Monday, September 29, 2014

Habitat



I've been reading A Pattern Language: Towns, Buildings, Construction by Christopher Alexander.  Like Alice in Wonderland being faced with Drink me, I say to you, Read this.

This is a mighty must-have-doorstopper for anyone interested in New Urbanism and the vocabulary of spaces that you actually want to live in.

Spaces that feel humane. Not like the above. Or where I live, in Owings Mills.

Though the city fathers say Owings Mills is going to have a renaissance with the new Wegmans coming in, and will be modeled after Hunt Valley where the other Baltimore County Wegmans is, I say, to have a renaissance you need to do more than recreate a place that is so creepy and Valley of The Dolls to me, there is no there there. I apologize if Hunt Valley is your thing. No I don't.

To be a destination and a community you need street life. You need sidewalks. Trees. Hubs, not rectangles. Buildings with windows. Sidewalk cafes. Circulation. Multi-use. Window boxes. Not more big box stores. Of course I am excited about Wegmans selection of fresh fish.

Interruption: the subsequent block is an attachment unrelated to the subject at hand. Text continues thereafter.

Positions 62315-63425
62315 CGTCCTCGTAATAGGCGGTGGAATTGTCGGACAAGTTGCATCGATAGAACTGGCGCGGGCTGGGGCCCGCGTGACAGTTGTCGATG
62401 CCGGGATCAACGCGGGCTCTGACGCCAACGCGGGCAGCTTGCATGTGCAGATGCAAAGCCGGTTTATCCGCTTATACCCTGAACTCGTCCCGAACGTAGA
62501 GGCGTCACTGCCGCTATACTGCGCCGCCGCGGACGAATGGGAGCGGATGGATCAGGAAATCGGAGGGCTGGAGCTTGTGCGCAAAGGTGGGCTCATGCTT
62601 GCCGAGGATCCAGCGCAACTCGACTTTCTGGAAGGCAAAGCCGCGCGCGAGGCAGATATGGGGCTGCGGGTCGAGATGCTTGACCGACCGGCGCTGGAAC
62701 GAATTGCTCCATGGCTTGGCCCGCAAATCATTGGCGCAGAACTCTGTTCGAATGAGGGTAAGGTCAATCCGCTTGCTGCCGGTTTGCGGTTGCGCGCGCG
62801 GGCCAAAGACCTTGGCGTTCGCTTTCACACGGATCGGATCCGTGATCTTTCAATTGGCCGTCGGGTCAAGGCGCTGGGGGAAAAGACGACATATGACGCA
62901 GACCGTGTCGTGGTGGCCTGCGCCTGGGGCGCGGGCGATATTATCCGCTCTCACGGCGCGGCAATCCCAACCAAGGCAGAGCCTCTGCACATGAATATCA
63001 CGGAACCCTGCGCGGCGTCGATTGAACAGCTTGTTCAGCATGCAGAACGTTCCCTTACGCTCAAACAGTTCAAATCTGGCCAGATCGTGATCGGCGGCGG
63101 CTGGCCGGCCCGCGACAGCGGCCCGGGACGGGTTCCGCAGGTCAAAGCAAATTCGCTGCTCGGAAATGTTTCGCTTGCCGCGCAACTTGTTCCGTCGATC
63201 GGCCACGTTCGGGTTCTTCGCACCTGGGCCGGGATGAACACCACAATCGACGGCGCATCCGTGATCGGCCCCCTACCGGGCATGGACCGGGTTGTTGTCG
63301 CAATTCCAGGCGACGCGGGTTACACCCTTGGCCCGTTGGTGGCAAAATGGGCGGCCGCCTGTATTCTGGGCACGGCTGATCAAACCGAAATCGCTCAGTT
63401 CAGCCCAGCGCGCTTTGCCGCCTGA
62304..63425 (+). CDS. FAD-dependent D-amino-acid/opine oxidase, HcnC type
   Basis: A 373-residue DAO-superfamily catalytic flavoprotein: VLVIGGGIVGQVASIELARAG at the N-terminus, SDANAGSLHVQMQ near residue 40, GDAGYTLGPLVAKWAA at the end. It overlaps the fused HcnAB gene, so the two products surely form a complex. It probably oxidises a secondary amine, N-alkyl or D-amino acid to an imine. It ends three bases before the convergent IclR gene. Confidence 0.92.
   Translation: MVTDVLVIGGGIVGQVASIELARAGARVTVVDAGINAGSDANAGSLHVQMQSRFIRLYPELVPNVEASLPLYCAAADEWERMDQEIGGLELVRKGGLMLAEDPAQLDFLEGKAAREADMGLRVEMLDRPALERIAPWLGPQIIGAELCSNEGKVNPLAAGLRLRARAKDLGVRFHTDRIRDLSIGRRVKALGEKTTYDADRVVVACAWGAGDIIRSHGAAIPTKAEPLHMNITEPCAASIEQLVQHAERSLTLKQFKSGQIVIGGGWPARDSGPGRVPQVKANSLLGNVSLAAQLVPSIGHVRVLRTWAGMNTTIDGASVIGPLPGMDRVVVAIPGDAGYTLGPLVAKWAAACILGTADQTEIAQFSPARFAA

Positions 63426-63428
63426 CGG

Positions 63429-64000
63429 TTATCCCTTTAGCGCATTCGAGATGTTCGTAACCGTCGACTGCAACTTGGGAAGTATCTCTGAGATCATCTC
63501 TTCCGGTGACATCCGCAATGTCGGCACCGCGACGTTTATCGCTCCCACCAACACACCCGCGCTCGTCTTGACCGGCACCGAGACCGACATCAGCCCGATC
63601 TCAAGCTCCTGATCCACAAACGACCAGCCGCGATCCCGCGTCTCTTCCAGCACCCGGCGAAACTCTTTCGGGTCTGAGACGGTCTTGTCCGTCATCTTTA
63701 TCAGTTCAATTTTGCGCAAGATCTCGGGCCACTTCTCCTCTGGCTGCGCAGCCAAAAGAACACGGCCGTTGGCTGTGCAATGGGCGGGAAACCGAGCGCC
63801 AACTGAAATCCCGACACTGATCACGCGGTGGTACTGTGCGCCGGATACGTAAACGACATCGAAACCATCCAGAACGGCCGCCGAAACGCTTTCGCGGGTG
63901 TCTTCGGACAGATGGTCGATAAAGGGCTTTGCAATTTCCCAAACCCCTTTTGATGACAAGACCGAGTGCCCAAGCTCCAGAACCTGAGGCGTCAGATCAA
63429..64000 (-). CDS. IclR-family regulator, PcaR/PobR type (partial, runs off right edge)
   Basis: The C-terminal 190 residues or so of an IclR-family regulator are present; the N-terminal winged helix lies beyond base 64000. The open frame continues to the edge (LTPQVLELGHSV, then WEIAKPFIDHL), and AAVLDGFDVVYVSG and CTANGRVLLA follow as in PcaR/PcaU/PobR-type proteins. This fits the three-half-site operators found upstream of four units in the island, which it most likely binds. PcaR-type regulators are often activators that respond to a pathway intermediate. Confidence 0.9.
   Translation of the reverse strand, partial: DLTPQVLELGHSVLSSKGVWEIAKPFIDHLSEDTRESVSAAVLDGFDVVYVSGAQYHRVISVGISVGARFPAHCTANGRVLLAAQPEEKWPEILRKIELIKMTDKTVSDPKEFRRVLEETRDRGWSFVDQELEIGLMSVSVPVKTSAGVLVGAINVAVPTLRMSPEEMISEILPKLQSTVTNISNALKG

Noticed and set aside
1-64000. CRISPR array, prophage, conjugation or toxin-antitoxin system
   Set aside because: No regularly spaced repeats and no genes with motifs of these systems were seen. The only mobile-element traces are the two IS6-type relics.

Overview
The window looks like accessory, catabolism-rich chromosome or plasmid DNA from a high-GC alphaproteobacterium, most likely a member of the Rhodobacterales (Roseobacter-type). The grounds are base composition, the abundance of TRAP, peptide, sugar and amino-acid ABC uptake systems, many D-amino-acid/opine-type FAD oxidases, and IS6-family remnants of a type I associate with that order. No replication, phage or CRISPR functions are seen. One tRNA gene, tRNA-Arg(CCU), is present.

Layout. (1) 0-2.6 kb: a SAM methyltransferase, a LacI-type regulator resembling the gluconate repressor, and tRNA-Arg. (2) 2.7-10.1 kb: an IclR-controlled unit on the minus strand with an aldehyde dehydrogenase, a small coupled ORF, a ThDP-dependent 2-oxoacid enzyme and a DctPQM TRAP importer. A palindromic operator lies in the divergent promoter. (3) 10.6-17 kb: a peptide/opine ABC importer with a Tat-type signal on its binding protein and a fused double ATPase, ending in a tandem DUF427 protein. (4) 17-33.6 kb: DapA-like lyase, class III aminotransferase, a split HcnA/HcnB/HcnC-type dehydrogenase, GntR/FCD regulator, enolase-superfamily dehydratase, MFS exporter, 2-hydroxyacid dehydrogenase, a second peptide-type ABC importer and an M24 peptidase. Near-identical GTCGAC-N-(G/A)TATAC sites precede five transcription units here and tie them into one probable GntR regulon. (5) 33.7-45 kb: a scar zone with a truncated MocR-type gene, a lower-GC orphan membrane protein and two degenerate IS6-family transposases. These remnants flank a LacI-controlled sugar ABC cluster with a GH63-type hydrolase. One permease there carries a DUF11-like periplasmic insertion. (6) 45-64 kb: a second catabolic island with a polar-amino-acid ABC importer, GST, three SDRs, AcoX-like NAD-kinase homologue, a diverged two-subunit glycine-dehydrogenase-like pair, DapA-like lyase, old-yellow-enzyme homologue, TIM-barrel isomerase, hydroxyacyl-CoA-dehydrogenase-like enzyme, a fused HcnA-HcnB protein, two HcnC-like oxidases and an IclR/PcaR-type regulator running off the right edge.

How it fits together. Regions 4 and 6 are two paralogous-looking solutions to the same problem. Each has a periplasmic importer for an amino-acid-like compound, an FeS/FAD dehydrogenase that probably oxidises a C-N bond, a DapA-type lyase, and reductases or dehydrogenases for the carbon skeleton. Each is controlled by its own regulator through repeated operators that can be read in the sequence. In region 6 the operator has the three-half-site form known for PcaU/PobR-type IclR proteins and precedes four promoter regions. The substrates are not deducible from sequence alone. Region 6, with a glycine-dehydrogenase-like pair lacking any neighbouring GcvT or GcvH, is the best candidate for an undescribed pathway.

But this price is too high. These suburban blandscapes suck your soul. Do you think I am being too dramatic? Too hysteric? I haven't even stretched my legs.

I wish I were half as articulate as James Howard Kunstler in his TED talk, "The Ghastly Tragedy of The Suburbs" who put it simply, "these habitats induce anxiety."

"One has to imagine that the architects of these places got together and said, 'Fuck it.'"

2 comments:

  1. I bought a property in a new subdivision modeled after a fishing village: crooked streets, houses all higgeldy-piggeldy, random pedestrian walkways and odd corners. It's amazing how pretty it looks and how human it feels. Perhaps the days of the regimented rows of houses are nearing an end?

    ReplyDelete
  2. Yes! "Modeled after a fishing village" "Odd corners." This is the way nature works, there are few straight lines.

    ReplyDelete